The Narmada Bachao Andolan, led by activist Medha Patkar, soon launched an anti-dam agitation and took the matter to the Supreme Court over environmental concerns and the rehabilitation of tribals from their dwellings as their lands were likely to be submerged in the dam water.

The Gujarat government promised in the court to give a robust rehabilitation package to those affected, but the NBA did not accept it. In 1996, the Supreme Court stayed the project, further delaying the work on the dam.

The apex court, on October 18, 2000, in a 2-1 majority judgement, allowed construction of the dam up to the height of 138 metres subject to completion of the rehabilitation process. However, despite the court verdict, the construction of the dam continued to face hurdles on rehabilitation issue.

 

In response to the NBA, the pro-dam people of Gujarat also launched many agitations citing its benefits.

Modi sat on a 51-hour fast in 2006 as the Gujarat chief minister after the UPA government refused to allow raising the height of the dam.

In just 17 days after becoming the prime minister in 2014, the Modi government gave the final permission to raise the height of the dam to 138 metres and install the gates.

The delay in the completion of the dam was due to several reasons, including a dispute between Gujarat and Madhya Pradesh on the sharing of the water and electricity.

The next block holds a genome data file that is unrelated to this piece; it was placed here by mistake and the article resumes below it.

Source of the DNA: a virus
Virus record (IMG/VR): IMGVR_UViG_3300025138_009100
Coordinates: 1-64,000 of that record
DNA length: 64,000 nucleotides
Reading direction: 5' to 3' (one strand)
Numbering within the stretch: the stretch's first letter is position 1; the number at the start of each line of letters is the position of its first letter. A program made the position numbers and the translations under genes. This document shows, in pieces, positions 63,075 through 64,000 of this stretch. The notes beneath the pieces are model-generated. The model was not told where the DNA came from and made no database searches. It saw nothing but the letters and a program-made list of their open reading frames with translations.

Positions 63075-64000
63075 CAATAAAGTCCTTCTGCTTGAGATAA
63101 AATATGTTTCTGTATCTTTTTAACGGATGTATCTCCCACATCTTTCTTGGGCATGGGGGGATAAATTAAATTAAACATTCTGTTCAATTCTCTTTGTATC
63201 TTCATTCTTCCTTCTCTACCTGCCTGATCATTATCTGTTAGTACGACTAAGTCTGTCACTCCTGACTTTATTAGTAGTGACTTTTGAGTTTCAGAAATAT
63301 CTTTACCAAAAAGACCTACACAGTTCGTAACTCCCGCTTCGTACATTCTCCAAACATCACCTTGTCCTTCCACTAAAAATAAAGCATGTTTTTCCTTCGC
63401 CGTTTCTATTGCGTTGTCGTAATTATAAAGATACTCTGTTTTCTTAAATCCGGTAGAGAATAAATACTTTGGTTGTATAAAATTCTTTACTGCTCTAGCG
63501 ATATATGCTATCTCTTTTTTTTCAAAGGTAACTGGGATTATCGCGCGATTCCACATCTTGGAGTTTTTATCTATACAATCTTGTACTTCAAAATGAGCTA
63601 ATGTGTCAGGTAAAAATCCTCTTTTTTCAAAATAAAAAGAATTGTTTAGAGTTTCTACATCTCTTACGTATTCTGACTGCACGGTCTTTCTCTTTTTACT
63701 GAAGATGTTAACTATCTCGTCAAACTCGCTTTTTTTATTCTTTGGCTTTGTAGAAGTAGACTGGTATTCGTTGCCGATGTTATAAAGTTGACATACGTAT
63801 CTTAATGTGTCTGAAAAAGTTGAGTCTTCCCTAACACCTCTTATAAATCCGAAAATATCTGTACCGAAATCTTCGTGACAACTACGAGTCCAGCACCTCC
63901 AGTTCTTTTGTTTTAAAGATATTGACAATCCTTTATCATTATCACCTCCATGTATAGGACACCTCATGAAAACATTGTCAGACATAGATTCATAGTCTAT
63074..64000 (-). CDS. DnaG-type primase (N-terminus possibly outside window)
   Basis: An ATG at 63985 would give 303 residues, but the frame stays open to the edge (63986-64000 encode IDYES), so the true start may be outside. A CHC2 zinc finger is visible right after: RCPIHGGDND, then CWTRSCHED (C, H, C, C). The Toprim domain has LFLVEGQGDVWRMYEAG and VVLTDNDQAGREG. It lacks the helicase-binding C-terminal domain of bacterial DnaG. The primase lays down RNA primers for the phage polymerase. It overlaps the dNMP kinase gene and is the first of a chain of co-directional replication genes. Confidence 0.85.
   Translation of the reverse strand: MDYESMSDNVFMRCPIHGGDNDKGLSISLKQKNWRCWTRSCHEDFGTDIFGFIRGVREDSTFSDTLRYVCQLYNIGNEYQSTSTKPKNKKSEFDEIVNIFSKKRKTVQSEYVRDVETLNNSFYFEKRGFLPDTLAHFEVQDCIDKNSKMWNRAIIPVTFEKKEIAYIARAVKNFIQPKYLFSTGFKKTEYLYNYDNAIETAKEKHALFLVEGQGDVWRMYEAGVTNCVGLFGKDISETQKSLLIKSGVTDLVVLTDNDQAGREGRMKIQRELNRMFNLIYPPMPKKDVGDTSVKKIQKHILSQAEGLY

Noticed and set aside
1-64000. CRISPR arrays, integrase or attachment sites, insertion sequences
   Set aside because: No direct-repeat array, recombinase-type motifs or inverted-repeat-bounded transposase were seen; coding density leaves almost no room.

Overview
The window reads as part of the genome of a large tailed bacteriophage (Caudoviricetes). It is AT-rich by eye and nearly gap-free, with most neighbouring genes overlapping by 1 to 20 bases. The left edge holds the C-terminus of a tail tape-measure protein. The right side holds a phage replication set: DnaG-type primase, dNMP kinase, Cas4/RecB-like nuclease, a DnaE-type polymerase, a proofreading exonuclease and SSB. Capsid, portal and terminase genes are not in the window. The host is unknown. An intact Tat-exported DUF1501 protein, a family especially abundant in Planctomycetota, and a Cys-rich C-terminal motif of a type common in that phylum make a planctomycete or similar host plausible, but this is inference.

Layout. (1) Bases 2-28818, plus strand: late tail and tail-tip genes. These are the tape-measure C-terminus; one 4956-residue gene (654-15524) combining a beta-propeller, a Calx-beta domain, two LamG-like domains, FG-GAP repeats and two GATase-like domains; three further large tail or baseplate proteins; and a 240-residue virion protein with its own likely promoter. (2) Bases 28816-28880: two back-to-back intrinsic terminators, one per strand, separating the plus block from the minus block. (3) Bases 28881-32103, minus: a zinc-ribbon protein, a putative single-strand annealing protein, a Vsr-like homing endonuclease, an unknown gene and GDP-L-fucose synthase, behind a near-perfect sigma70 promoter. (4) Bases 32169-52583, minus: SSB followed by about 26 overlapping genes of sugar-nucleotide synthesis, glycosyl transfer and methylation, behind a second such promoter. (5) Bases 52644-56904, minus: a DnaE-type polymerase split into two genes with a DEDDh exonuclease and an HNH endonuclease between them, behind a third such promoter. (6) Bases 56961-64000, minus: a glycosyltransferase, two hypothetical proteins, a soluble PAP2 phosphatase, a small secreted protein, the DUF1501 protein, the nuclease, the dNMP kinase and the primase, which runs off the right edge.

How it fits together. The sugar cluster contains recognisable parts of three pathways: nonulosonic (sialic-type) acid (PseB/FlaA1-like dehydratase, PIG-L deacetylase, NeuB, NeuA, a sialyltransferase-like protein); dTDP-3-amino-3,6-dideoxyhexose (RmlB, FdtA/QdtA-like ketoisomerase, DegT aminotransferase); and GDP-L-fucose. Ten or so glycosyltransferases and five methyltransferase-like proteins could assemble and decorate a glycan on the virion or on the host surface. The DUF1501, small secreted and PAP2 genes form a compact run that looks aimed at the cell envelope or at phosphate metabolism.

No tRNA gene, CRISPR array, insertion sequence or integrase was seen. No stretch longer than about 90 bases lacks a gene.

In 1964, the Centre appointed an expert committee under the chairmanship of Dr A N Khosla, to resolve the dispute.

However, Madhya Pradesh did not agree to the water sharing formula recommended by the Khosla Committee, after which the Narmada Water Dispute Tribunal was constituted in 1969. "The tribunal gave its final award in December 1979," after which the construction was started in 1980, it said.

The Narmada Bachao Andolan, led by activist Medha Patkar, soon launched an anti-dam agitation and took the matter to the Supreme Court over environmental concerns and the rehabilitation of tribals from their dwellings as their lands were likely to be submerged in the dam water.

The Gujarat government promised in the court to give a robust rehabilitation package to those affected, but the NBA did not accept it. In 1996, the Supreme Court stayed the project, further delaying the work on the dam.

Photographs: Press Information Bureau